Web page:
Top Ten Superman Trade Paperbacks

Friday, August 31, 2007

DC's top essential trade paperbacks list got us thinking, and so begins a semi-regular, once-in-a-while series where Collected Editions recommends the top trade paperbacks for a given character. Our goal will be to shirk the obvious suggestions when possible (not Batman: Year One, for instance), while at the same time reflecting Collected Edition's love of mainstream, in-continuity, collects-the-monthly-issues trades. Without further ado, here's Collected Editions Top Ten Superman Trade Paperbacks list:

* Superman: Krisis of the Krimson Kryptonite
A classic modern Superman storyline, and one of my favorites. I don't spoil anything by revealing that this is the trade where Clark Kent proposes to Lois Lane; additionally, the post-Crisis uber-businessman Lex Luthor is at his evil best here, as is the main villain behind all the trouble.

* Superman: Endgame
The early 2000s Superman team, including Jeph Loeb and Joe Kelly, started to falter toward the end of their run, but this first major storyline was when they were at their absolute best. On New Year's Eve 2000, a Brainiac Y2K virus takes over Metropolis. Plenty of great action, and a startling sacrifice by Luthor ends the trade well.

* Superman: They Saved Luthor's Brain
Not to weigh this list too heavily toward late 1980s-early 1990s Superman stories, but this trade collects a variety of Superman/Lex Luthor battles, leading up to Luthor's apparent death and the rise of his mysterious son. These are solid Superman/Luthor stories, at times delightfully weird, and with plenty of intrigue and surprises along the way.

* The Death of Superman trilogy
The death and return of Superman are on just about everyone's list by now, but I think they're worth it. The stories benefit greatly from the fact that each is better than the last; whereas The Death of Superman is mostly all-out fighting, World Without a Superman has plenty of heart and The Return of Superman is a great mystery story.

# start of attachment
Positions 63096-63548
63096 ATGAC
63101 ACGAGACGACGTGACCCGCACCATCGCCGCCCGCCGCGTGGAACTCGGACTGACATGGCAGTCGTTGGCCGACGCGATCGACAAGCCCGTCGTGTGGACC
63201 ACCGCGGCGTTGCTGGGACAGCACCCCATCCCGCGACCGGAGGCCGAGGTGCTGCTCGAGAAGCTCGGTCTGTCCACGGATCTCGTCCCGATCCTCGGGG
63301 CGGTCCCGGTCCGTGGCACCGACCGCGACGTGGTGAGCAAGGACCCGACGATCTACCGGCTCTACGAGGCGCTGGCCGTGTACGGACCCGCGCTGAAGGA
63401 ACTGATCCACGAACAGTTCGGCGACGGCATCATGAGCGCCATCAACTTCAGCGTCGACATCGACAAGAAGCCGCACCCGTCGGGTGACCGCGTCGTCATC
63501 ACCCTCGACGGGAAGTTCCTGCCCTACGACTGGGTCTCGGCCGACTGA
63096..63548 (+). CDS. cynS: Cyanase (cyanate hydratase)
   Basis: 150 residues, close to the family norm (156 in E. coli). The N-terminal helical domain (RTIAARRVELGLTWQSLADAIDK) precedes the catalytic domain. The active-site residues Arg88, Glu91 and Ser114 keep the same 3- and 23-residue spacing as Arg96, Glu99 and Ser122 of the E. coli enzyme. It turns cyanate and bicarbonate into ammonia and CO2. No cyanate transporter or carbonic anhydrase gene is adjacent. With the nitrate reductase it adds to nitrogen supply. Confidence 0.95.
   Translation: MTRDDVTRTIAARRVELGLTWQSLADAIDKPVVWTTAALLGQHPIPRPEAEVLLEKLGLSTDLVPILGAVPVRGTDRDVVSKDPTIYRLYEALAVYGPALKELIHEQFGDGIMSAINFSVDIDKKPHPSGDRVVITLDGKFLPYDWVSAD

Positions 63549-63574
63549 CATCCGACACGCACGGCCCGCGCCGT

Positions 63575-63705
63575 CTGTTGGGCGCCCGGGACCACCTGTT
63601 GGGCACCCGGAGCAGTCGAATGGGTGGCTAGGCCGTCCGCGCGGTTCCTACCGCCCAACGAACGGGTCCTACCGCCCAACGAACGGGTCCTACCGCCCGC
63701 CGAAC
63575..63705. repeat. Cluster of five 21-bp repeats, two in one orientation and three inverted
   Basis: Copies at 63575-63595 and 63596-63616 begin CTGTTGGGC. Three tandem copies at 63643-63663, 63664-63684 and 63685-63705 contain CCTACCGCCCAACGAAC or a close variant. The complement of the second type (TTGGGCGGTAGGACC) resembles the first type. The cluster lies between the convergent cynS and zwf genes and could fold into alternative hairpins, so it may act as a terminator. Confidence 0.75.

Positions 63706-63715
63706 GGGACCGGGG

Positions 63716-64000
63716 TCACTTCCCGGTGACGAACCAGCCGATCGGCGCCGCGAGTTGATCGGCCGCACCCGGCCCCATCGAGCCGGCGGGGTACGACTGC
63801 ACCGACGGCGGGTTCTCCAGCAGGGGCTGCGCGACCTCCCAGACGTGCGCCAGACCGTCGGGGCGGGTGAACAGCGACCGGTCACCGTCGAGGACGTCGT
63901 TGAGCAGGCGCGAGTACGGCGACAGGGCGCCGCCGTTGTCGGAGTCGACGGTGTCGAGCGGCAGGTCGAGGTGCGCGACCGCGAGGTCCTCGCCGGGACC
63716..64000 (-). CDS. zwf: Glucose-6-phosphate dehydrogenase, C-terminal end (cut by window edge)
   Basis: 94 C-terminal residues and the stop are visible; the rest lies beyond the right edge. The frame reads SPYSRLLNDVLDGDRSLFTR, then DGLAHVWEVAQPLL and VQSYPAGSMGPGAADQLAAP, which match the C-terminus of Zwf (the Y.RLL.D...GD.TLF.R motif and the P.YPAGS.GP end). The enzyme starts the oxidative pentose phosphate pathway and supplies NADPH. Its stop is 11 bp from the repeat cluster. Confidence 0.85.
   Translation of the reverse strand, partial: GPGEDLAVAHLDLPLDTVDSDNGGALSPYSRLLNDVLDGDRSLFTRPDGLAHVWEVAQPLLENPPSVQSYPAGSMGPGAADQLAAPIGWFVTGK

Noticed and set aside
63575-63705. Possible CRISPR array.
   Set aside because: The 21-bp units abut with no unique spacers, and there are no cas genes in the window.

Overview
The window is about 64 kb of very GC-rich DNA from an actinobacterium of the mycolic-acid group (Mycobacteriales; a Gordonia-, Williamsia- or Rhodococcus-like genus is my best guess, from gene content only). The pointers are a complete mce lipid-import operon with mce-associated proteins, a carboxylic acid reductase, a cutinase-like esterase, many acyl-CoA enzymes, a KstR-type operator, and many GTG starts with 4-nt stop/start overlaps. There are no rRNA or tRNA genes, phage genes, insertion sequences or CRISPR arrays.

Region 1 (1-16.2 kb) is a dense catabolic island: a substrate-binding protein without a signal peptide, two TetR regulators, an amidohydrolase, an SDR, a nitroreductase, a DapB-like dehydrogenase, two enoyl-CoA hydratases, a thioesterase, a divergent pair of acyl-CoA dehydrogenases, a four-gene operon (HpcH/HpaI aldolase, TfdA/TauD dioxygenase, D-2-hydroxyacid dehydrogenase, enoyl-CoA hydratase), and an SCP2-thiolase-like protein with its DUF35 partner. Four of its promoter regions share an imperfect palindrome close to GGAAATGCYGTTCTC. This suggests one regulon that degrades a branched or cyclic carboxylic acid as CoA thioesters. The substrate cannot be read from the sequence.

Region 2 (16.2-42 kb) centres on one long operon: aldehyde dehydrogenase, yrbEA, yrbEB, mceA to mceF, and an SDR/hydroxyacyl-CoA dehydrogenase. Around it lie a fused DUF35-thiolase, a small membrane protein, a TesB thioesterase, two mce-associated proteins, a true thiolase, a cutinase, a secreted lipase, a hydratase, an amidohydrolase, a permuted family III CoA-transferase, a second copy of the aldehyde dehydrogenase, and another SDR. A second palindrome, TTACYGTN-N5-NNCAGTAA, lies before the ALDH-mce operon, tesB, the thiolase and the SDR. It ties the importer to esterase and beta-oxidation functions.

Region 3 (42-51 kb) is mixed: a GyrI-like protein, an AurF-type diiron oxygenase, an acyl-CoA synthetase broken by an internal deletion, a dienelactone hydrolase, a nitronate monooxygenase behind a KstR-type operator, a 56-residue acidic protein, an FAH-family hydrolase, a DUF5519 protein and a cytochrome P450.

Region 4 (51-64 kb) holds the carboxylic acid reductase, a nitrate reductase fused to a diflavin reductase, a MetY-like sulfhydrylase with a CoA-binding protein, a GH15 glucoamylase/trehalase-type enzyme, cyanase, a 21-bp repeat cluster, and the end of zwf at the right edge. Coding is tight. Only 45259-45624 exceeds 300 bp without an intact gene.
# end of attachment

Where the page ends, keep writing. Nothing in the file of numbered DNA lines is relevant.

* Superman: Birthright
Say what you want about the confusing multiple origins of Superman, Birthright remains an interesting, imminently readable Superman tale. Writer Mark Waid updates Superman's origins for the twenty-first century, and the choices he makes--from Clark's vegetarianism to his ability to see the aura of living things--are well worth pondering.

* Superman: Whatever Happened to the Man of Tomorrow?
Alan Moore's tale of the twilight days of the pre-Crisis Superman remains a classic. Everyone who's anyone, hero or villain-wise, appears in this story, with it's sad but hopeful ending.

* Superman/Batman: World's Finest
This remains one of the best Superman/Batman team-ups out there, taking a Jetsons Meet the Flintstones approach where the various supporting characters (Lois and Alfred, Joker and Lex Luthor, along with Superman and Batman) trade cities and team up. Steve Rude's art gives this modern story a classic feel.

* Superman: Panic in the Sky
This Superman space-opera guest stars nearly every DC Universe hero from the time. The trade ties together a bunch of dangling plotlines from the early-1990s, but should be accessible to new readers. Not only is there a lot of great action and alien warfare, but this story served as something of a post-Crisis transition from Superman the "new" hero to leader of the JLA. Highly recommended.

* Superman: Time and Time Again
A great time-travel tale set just after Clark reveals his secret identity to Lois Lane. Not only does Superman fight Nazis and dinosaurs, but he also meets three different eras of the Legion of Super-Heroes. The trade includes a couple of issues where Superman works with Waverider and the Linear Men, tying in to 52 and what have you.

* Superman: Speeding Bullets
This is a fun Elseworlds tale that I was recently reminded of. Baby Kal-El crash lands in Gotham City and is named Bruce by his adoptive parents, Thomas and Martha Wayne. When the Waynes are murdered, Bruce vows to avenge them with the help of his super-powers, taking on the persona of a bat ... A nice variation on the Superman and Batman mythos, with a good surprise at the end.

* What's your favorite Superman trade paperback?
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20 comments:

  1. For a Silver Age fan, I think "Superman: Whatever Happened to the Man of Tomorrow?" has to be the favorite. I know it's mine.

    Jeff Wetherington
    The Comic Guide at Athena Guides
    http://comics.athenaguides.com/

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  2. I'd have included Up, Up and Away, Red Son, Secret Identity and... For Tomorrow. There, I said it.

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  3. Whatever Happened to the Man of Tomorrow is absolutely perfect. Just amazing on nearly ever count.